The latest news on COVID-19 developments in Canada (all times Eastern):
Alberta is targeting COVID-19 hot spots with tighter restrictions that include at-home learning for junior and senior high school students and a ban on indoor fitness and sports.
Alberta Premier Jason Kenney also says curfews will be considered if numbers go higher.
The restrictions apply to areas with more than 350 cases per 100,000 population and will be in place for a minimum of two weeks.
Those areas include the cities of Edmonton, Calgary, Red Deer, Grande Prairie, Lethbridge, Airdrie and the county of Strathcona.
There are 632 people in hospital with COVID-19, 151 of them receiving intensive care.
Chief medical health officer Dr. Deena Hinshaw reports another 2,048 cases and three more deaths.
The total number of active cases sits at 21,385, a number that is inching closer to a record set in mid-December.
B.C. is reporting 853 new cases of COVID-19 today.
There are 503 people in hospital, including 178 in intensive care, and provincial health officer Dr. Bonnie Henry says hospitals in hard-hit regions are feeling the strain.
One more person has died after contracting COVID-19, bringing the death toll in B.C. to 1,577.
More than 1.7 million doses of vaccine have been administered so far and Henry says B.C.’s vaccine supply is set to increase in the coming weeks.
Henry says details are expected early next week on how the Johnson & Johnson vaccine will be integrated into the province’s immunization program.
Saskatchewan is reporting another 205 cases of COVID-19 and one new death.
Officials say the person who died was in their 80s and lived in the northwest part of the province.
A total of 2,408 cases are considered active.
There are 186 people in hospital and 38 of those patients are in intensive care.
New Brunswick is reporting 10 new cases of COVID-19 today.
Health officials say the Moncton, Saint John and Fredericton regions each have two new cases, the Edmundston area has three new cases and the Bathurst region has one.
Officials say four people are hospitalized with the disease, including two in intensive care.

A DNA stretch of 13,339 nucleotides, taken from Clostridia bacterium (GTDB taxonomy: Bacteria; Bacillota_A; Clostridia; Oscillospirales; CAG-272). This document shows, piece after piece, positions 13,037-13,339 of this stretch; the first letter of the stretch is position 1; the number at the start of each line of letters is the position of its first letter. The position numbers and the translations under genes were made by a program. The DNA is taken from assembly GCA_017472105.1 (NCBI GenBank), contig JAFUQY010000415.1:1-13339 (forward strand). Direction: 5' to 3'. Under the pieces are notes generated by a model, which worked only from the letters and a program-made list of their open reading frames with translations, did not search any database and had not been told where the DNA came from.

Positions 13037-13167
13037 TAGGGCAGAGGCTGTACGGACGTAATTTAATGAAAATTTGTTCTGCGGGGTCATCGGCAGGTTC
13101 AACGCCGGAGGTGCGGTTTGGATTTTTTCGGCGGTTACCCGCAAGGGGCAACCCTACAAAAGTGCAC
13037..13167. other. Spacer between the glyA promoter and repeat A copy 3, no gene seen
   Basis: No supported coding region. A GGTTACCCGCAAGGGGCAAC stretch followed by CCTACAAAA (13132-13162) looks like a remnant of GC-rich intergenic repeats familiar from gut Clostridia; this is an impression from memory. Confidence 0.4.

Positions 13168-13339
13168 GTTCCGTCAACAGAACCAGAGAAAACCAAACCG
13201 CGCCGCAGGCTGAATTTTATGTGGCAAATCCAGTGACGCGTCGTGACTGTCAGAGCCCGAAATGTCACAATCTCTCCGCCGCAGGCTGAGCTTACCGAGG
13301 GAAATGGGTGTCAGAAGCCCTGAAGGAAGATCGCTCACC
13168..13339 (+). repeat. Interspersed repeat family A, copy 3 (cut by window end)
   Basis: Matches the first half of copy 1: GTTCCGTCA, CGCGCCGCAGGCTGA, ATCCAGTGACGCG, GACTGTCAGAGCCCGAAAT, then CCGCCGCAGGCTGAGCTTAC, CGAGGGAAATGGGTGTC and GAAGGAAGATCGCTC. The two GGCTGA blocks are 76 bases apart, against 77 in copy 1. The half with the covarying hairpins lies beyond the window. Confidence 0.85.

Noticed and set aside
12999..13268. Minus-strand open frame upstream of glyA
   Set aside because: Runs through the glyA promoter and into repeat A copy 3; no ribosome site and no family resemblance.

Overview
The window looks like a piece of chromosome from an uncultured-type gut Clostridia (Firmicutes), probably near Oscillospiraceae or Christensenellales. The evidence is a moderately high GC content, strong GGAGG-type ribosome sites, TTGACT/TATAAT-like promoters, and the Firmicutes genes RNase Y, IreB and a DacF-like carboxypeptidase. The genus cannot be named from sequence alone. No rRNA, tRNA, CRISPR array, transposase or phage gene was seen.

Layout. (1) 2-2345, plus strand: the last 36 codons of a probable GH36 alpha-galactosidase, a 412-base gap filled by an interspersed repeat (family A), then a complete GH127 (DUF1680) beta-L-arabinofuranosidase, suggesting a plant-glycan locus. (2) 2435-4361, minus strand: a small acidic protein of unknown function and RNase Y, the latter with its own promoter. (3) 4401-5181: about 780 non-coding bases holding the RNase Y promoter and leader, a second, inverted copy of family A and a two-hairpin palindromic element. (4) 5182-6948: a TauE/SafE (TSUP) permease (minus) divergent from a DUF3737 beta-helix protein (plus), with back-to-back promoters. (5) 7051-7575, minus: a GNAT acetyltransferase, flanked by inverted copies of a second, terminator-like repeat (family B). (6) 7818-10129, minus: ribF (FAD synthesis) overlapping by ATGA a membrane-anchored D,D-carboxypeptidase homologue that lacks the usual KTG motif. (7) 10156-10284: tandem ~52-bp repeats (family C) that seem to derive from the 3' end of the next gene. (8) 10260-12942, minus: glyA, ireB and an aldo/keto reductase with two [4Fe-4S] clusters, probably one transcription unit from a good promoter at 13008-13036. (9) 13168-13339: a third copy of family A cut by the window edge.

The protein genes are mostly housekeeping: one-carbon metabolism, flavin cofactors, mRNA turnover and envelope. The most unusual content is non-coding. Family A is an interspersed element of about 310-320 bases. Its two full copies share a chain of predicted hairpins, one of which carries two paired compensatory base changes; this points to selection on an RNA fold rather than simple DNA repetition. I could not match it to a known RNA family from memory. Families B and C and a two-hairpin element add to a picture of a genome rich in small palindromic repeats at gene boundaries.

New Brunswick has 118 active reported infections.
The Manitoba government has added four more areas to its list of higher-risk COVID-19 zones where all adult residents can be vaccinated.
Anyone 18 or over who lives in the Brandon East End and Powerview-Pine Falls health districts, as well as the Inkster West and Fort Garry South neighbourhoods of Winnipeg, can now book a vaccine appointment.
Adults who don't live in those areas but who work there in certain public-facing jobs, such as teachers and grocery store employees, are also eligible.
Manitoba is reporting 230 new COVID-19 cases and two deaths.
Two earlier cases have been removed due to data correction, for a net increase of 228.
The five-day test positivity rate is 7.2 per cent provincially and 8.3 per cent in Winnipeg.
The Manitoba government says teachers and other education workers will soon have a chance to get a COVID-19 vaccine by driving to the United States border.
Premier Brian Pallister says he is finalizing a deal with North Dakota to build on a recently announced vaccine program for truckers.
Pallister says the aim is to allow teachers to drive to the U.S. border, get a shot on the North Dakota side — where vaccines are plentiful — and drive back.
The premier says one location will be on the highway from Winnipeg and another one will hopefully be set up on the highway south of Brandon.
Quebec is opening vaccinations to the general public.
Health Minister Christian Dubé says Quebecers 50 to 59 years old can start booking appointments on Friday.
He says appointments will then open to people in descending age brackets every two days.
Dube says Quebecers 18 to 24, in the final age bracket, will be able to start booking appointments by May 14.
Newfoundland and Labrador is reporting two new cases of COVID-19.
Public health says one case is related to international travel, and the other is related to travel within Canada.